I had a client who was experiencing severe COVID-19 symptoms early last year. Because of the expanded public charge rule, she was too afraid to go to the hospital to receive care, even though I explained to her that doing so would not make her a public charge even under the new rule. She feared that if she went, it would be used against her in her green card application. As a terrifying alternative, the client explained that she and her family had gone out to visit unlicensed “nurses” in the community to purchase unspecified medications to treat their illness. Her entire household became very sick — likely with COVID-19 — for weeks. Thankfully, they have all recovered; but an undeniable and devastating consequence of the public charge rule in the middle of this public health crisis has been the rule’s chilling effect on immigrant families’ use of public benefits.

This specific example would not even result in a public charge finding under the new rule, but the fear and uncertainty generated by Trump-era policies have convinced people that utilizing any public benefits can and will be used against them.

What changes are you hoping to see in a Biden-Harris administration regarding immigration policy? What would be most impactful to your work and your clients?

Historically, the cornerstone of American immigration policy was family unity. Over the past four years, the Trump administration has clearly had other priorities. I am hopeful that under the new administration, family reunification will return to precedence as Biden begins the work of repairing and strengthening our immigration policy.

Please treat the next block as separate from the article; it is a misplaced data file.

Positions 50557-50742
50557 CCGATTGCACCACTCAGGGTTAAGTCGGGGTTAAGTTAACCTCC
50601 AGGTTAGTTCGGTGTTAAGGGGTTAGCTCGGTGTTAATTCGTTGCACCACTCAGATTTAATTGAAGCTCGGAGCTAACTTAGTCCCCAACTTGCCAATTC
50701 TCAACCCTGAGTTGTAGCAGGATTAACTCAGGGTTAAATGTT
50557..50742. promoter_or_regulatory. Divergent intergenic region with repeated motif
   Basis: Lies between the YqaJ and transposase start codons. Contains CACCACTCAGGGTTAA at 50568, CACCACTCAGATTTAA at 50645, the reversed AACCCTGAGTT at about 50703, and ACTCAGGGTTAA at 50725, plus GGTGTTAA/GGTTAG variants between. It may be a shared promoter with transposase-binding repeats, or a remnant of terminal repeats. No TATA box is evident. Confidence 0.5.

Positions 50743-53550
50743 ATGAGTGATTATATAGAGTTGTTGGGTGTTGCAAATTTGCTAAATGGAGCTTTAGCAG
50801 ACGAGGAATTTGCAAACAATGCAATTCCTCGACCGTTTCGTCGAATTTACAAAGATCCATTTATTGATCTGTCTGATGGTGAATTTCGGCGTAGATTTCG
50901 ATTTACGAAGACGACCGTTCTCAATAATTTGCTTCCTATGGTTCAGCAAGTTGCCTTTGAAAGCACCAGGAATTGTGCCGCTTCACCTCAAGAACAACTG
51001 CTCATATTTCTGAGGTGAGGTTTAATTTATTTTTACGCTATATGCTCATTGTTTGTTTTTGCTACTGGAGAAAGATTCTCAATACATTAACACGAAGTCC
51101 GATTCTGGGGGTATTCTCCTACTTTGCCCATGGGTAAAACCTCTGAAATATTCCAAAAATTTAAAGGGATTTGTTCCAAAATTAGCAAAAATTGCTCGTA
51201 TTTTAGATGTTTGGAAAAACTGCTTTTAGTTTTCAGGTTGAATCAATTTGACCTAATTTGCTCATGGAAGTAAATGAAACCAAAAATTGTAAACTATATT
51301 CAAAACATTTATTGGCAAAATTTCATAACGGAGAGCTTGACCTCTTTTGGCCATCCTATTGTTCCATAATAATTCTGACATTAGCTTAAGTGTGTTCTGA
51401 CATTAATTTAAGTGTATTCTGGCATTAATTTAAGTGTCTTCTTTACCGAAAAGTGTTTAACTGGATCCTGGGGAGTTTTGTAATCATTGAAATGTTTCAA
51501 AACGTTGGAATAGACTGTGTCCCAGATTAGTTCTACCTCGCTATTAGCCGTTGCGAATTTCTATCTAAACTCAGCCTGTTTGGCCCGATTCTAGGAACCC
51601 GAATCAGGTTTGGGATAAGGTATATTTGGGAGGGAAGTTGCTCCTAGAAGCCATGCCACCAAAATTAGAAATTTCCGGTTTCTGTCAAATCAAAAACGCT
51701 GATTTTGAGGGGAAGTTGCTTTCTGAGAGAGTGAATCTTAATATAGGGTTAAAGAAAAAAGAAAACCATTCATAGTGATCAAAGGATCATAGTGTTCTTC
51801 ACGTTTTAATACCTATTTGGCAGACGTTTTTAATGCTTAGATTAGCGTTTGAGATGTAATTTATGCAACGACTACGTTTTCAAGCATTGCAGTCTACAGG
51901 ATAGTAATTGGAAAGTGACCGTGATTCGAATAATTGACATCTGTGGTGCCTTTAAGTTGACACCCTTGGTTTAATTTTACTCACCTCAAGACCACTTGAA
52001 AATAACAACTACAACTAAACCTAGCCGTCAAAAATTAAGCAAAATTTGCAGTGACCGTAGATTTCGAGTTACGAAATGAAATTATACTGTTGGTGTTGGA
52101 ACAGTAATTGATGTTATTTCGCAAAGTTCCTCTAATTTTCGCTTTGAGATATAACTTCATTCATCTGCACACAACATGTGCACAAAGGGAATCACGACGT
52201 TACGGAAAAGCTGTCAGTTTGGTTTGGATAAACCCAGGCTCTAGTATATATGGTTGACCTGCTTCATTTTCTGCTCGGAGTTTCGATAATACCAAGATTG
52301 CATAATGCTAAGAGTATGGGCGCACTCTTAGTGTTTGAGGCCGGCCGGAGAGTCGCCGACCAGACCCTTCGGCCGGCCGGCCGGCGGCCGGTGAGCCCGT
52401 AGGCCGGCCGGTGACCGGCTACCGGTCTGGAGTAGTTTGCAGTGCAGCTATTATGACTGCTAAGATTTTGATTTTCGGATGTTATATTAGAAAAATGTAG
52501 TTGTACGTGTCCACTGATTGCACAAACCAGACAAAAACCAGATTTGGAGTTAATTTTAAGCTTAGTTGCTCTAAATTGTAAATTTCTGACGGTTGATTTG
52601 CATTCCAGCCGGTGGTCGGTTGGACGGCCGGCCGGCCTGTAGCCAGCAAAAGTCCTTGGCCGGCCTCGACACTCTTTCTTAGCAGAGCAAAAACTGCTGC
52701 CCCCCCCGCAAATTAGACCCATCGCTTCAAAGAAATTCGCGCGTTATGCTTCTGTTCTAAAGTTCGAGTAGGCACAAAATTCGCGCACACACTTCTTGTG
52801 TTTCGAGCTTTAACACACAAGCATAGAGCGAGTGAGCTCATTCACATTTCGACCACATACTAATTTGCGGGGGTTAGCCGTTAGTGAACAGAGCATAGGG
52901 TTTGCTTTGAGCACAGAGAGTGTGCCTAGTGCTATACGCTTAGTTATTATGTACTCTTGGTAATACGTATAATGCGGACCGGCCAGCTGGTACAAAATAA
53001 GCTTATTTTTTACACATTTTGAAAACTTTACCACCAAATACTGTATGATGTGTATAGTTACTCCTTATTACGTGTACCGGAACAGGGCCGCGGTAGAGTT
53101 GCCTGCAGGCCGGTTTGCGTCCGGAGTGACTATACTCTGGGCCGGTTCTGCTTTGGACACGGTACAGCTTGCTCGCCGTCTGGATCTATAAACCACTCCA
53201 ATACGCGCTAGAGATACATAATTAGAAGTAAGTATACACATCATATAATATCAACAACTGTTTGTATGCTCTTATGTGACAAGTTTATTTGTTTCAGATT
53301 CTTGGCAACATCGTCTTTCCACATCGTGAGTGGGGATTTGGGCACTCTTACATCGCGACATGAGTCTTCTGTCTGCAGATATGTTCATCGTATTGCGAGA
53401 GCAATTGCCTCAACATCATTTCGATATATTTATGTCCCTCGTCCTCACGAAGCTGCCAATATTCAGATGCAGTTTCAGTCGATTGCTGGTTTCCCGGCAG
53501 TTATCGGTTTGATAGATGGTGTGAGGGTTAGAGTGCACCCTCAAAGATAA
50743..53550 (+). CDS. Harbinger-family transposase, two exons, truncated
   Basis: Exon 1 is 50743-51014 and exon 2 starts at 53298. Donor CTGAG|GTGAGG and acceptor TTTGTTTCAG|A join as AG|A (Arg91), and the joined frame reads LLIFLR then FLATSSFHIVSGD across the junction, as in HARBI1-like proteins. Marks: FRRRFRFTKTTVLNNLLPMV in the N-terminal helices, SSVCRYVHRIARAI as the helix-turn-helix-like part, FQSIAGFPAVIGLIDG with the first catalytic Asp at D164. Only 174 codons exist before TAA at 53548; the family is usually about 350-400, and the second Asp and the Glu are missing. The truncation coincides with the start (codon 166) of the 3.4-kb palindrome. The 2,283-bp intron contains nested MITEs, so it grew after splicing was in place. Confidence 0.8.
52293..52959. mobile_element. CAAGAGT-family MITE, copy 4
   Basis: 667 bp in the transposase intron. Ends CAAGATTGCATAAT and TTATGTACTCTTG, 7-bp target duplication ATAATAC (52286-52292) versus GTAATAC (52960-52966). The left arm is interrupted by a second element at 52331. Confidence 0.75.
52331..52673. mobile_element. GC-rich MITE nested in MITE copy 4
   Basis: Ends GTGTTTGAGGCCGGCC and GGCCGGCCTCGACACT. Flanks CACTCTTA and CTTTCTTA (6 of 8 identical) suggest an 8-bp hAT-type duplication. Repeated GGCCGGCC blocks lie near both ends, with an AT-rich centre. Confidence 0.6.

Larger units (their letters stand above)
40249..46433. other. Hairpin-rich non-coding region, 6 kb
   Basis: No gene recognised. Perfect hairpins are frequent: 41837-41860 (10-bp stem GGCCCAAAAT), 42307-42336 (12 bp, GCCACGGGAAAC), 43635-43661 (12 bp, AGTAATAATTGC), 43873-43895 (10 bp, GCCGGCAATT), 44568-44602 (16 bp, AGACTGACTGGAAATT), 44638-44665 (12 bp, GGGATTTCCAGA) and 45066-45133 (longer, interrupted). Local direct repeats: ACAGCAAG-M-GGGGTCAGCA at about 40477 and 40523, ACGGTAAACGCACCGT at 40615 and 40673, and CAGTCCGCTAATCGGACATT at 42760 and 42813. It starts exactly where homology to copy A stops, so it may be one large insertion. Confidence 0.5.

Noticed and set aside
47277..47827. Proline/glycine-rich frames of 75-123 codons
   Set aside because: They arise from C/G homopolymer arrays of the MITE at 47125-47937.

Unfortunately, it’s not always so simple. While devastating policies like family separation at the border will likely be rolled back, declaring an end to a program does not immediately negate its effects. Who knows how long it will take to successfully reunite the parents and children ripped from one another at the border? And how much longer it will take for those parents and children to recover from the profound trauma of their separation and detention? Trump-era policies will likely continue to impact people’s behavior for years to come. That does not mean we should be without hope, but it will take serious time and investment to develop the infrastructure needed to remediate the effects of these policies.

Is there anything that the Biden-Harris administration has announced that you are especially excited about?

I’m particularly excited about the plan to create a pathway to citizenship for DACA recipients and people with Temporary Protected Status, mostly because this will help so many of our clients who have built full lives for themselves here and consider the U.S. to be their home.

Temporary Protected Status (“TPS”) is a temporary status provided to nationals of certain designated countries experiencing an ongoing armed conflict, environmental disaster, or other extraordinary but temporary conditions. TPS recipients are legally permitted to stay and work in the U.S., where they raise their families and pay taxes, but this temporary permission can be revoked once the U.S. government decides that a country is no longer in a state of emergency. At that point, people on TPS who may have been living and working legally in the U.S. for 20 years or more could be forced to uproot their lives and return to a country where they no longer have established roots.

The Biden administration wants to change this and create a way for people with TPS to get a green card and eventually citizenship.

The same issue exists for DACA. Under the Obama administration, DACA protected recipients from deportation, but provided no path towards citizenship; the Trump administration tried to discard DACA altogether but was rebuffed by the Supreme Court. The Biden administration is hoping to take DACA protections one step further by creating a pathway to U.S. citizenship for many who have always called the U.S. home.

*The new rule has been partially blocked and continues to be heavily litigated in the courts. For a timeline of the legal challenges to the new public charge rule, see https://www.ilrc.org/sites/default/files/resources/2020.01.08_public_charge_timeline.pdf